Planning and writing

Not sure where to begin? Follow these quick instructions to make sure your web content stays on task.

1. Put yourself in the place of the user

Before doing anything else, think about the task your web page will address and who it is for – write these 2 pieces of information down. Imagine you are one of your users, and think about what you need to know to achieve your task.

2. List what your user needs

Write down a list of questions you as a user would have about this topic and how to complete your task. Remember you don’t know anything about your organisation, what it does or how it works. You just want to complete your task. These questions will form the basic structure of your web page.

3. Check you’ve covered all the bases

Review your source material (existing web content or printed publications) and see if this gives you any further important questions to add to your list. Review competitor websites as well. 

You should end up with around 6—8 questions. If you have lots more, you will probably need to organise your questions into more than one web page.

4. Prioritise

Order your list by the most common or significant questions, for the user.

5. Fill in the answers

Use your questions as temporary headings, and start to answer each question by filling in the information underneath. Answer each question comprehensively but concisely, or direct users to other sources. If you can’t provide enough information to answer each question, contact a subject matter expert for more detail.

6. Re-write your questions as headings

Re-write your question-headings as proper headings. Front-load them with keywords to make it easier for users to find the relevant information on the page. Make sure the headings accurately describe the text they are referring to.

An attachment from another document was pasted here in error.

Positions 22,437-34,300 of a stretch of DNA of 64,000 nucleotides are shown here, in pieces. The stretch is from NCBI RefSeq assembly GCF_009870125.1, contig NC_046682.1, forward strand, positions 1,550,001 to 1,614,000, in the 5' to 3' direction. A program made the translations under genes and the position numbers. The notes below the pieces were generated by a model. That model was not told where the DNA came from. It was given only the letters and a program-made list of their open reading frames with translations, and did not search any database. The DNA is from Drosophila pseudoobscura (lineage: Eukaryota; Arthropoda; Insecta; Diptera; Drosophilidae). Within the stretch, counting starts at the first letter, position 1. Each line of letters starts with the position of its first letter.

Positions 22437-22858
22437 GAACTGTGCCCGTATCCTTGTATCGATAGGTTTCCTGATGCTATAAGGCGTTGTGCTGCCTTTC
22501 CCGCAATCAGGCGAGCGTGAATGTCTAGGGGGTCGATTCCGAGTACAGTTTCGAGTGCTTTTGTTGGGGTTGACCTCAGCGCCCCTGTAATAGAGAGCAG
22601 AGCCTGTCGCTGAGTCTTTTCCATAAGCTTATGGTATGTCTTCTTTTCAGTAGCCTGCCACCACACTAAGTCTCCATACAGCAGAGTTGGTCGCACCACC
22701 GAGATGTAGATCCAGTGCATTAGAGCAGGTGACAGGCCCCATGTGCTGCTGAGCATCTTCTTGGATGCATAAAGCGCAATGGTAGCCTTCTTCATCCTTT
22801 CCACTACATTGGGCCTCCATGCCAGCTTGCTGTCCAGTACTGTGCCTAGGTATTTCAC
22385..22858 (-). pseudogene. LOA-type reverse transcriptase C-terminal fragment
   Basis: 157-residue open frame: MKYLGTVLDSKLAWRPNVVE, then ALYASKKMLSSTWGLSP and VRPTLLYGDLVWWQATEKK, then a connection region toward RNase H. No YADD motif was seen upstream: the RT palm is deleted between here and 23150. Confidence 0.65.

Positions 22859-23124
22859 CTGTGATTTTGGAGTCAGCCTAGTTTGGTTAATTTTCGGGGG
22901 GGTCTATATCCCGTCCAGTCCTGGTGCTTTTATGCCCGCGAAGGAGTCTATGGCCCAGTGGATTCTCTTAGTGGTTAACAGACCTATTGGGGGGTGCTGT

7. Have you provided a complete picture?

Check that you have provided a complete user journey: could you do more to signpost users to the information they need to complete their task? This may mean sending them to another website.

8. Review your structure

Check that your structure makes sense. Is anything missing? Are there any overlaps? Could you combine any of your sections or cut anything down? Should you break out any sections to be separate pages?

9. Leave the copy alone for 24 hours, then review

Coming back to the page with fresh eyes, check that:

  • it meets its objective (helping the user complete the task)
  • the article’s key messages come across prominently
  • it is written for its target audience
  • it complies with the style guide, has no spelling mistakes, etc
  • links and headings are written helpfully, with links going to the most relevant places
  • you have incorporated relevant SEO keywords

10. Peer review

Get others to review your article and share their feedback with you.